We are blessed to have a vibrant Brazilian community in our area and benefit from the culinary richness that comes with it. From wonderful Portuguese bakeries to the mouth-watering meats that Brazil is known for, chances are you will most likely encounter what some consider to be the national dish of Brazil: feijoada.
I first encountered feijoada at a Brazilian cafe in town and instantly fell in love! To simply call it a black bean stew would be to overlook the beloved place it has in the kitchens–and hearts–in its country of origin. Warm, savory and cooked with love, this is fast becoming one of my favorite comfort foods. Traditionally served with toasted cassava flour (farofa), and kale I would highly recommend serving tapioca rolls (pao de queijo) alongside. Comer com gosto!
In a skillet, cook bacon until crisp. Remove from pan and crumble. Add to slow-cooker.
Sprinkle ribs with salt and pepper and brown in the same skillet used for bacon and add to slow cooker.
Add drained beans, ham hock, sausages, onions, garlic, 2 cups chicken broth, salt, coriander, and lime juice to slow cooker, stirring to combine. Cover and cook on LOW 8 for hours or until meat is tender.
Pull out ribs and ham hock bones. Remove any remaining meat from the bones and shred it with two forks. Discard bones. Return meat to slow cooker. Add more broth for a soup-like consistency.
Serve with white rice and garnish with orange slices, fresh cilantro and green onion.
While they were eating, Jesus took a loaf of bread, and after blessing it he broke it, gave it to the disciples, and said, “Take, eat; this is my body.” Matthew 26:26
As we come to the end of Holy Week, many symbols and traditions come to mind: foot washing on Maundy Thursday, the meaningful services which mark Good Friday, the vigil of Holy Saturday and finally the joy of Easter Sunday. Tucked among these landmarks of Holy Week is the Last Supper that Jesus shared with his disciples–the breaking of bread.
Throughout the Bible, bread serves as a vehicle for miracles, teaching illustrations and as symbol of Jesus’ sacrifice. It is also in the act of breaking bread that revealed his identity as the risen Christ. In this spirit, I am sharing one of my most favorite bread recipes.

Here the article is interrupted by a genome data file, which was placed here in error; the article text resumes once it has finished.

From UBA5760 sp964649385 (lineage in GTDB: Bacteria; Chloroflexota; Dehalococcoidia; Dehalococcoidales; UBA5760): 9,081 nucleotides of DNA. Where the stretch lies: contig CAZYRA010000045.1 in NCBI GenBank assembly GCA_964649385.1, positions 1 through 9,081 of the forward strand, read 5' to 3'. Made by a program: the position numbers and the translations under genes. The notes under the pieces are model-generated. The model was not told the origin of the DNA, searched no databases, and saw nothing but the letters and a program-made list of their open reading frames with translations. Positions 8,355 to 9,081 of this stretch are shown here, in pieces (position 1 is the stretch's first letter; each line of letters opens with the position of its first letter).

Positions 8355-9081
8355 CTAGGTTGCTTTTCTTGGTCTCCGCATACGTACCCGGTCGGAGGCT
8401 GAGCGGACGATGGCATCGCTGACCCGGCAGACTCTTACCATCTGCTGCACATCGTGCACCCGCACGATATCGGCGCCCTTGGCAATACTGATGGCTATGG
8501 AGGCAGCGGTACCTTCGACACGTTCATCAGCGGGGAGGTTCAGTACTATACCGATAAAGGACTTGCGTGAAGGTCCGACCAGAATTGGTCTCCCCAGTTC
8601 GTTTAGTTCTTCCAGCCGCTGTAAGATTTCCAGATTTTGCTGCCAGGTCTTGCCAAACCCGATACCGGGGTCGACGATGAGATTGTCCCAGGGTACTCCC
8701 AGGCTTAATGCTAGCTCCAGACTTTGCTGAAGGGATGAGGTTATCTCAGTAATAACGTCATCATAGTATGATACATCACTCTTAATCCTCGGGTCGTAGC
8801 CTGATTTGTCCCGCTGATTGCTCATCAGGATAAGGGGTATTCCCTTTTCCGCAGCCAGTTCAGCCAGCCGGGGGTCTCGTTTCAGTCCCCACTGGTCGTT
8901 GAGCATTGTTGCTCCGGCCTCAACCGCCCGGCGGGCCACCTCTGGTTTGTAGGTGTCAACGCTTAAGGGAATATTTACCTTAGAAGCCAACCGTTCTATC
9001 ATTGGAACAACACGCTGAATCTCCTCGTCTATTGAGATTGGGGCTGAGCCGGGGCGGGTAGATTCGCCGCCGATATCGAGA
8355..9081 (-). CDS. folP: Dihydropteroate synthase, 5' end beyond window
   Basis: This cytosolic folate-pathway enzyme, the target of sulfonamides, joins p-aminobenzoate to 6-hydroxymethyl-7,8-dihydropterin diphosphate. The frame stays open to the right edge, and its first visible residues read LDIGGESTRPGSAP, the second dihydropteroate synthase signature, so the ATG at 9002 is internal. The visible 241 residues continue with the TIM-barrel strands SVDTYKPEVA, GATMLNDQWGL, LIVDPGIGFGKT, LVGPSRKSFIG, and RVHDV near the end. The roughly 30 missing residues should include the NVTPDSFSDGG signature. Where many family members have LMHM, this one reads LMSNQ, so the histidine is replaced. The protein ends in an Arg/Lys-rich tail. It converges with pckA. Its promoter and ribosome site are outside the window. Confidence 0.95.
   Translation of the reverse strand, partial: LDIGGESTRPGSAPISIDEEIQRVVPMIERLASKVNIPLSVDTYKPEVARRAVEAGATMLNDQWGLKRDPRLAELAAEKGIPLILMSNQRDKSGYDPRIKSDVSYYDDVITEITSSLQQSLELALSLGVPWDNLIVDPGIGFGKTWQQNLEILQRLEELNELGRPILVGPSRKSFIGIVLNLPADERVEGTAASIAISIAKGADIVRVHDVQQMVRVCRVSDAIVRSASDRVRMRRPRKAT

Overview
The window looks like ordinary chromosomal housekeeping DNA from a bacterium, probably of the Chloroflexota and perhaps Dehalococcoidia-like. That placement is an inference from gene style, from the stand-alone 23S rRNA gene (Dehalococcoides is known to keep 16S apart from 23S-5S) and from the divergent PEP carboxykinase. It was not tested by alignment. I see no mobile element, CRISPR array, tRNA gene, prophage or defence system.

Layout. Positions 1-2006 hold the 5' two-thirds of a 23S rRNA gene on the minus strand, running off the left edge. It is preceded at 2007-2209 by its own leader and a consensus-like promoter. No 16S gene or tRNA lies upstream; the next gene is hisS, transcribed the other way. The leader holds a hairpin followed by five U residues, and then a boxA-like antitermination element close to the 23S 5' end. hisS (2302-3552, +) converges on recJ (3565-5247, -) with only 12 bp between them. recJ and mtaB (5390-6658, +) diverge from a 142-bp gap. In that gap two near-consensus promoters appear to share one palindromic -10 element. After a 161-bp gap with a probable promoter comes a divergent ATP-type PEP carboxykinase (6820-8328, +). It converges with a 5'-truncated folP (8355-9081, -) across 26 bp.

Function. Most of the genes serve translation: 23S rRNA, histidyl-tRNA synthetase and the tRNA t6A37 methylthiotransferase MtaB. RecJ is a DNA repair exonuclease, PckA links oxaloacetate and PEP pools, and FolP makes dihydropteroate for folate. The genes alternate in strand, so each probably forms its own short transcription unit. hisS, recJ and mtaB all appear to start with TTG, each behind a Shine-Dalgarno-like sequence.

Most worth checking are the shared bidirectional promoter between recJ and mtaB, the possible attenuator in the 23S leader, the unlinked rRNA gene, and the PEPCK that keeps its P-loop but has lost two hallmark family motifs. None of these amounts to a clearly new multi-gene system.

Join with us this Holy Week as we break bread, united as the Body of Christ around our tables and throughout the world. With prayers for a healthy and joyful Eastertide!
The other night, we made this tasty soup at the Convent in the form of a stew, with pieces of chicken thighs cooked into it, and chunks of sweet potato left intact. We loved the flavor so much that we thought we’d create our own recipe in a meatless rendition, something to relish during Lent. The result was wonderful! You can taste each subtle flavor: roasted peanuts, sweet potatoes, coriander, ginger, and tomato – a very odd collection! But when put together, a velvety and beautiful soup is born.
It’s very simple to throw together and with a little bread, cheese, and salad, you have a complete meal. Enjoy!
One of my favorite flavors of Italy is balsamic vinegar (aceto balsamico). In Tuscan homes it is a staple ingredient. Dark, glossy, sweetly sour, balsamic vinegar is the perfect condiment for both salads and desserts. Or try the lighter version, an aged white balsamic vinegar, almost like honey — it can transform any dish with just a little dash. If you are after the richest, most complex balsamic vinegar flavors, look for an aceto balsamico tradizionale DOP.
When I came across this recipe, originally for ribs, I knew I had to try it. The blend of spices in the rub adds a complex layer of flavors that doesn’t overwhelm the meat, but simply raises it to a new level. This past weekend, we served these to a group of foodie enthusiasts who had hob-knobbed all over the world. When I heard them explain, “these are the best ribs I’ve ever put in my mouth! Sister, I must have the recipe,” I felt pretty pleased! If it worked for ribs, why not transform an ordinary pork chop into a culinary masterpiece? Fresh off the grill, they are juicy and sweet with the balsamic glaze kicking it up that extra notch.
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Tuscan-Style Grilled Pork Chops with Balsamic Glaze
In a small bowl, combine the olive oil, rosemary, kosher salt, fennel, black pepper, sage, thyme, paprika, crushed red pepper, coriander and allspice. Rub the spice paste all over the pork chops and let stand at room temperature for 2 hours or refrigerate overnight.
Preheat your gas grill. Brush both sides of your pork chops with the balsamic vinegar and place on the hot grill and grill for 4 min. on one side, or until the pork releases from the grill. Brush again with the balsamic vinegar and flip over. Grill for 3 min. on the other side. Remove from grill and serve immediately.
Note: If using this recipe to make ribs, follow step 1. Preheat the oven to 325°. Arrange the ribs on a large, rimmed baking sheet or roasting pan, meaty side up. Roast the ribs for 2 hours, or until tender. Preheat the broiler. Brush the meaty side of the ribs with the balsamic vinegar and broil 6 inches from the heat until browned, about 2 minutes. Let stand for 5 minutes, then cut between the ribs and serve.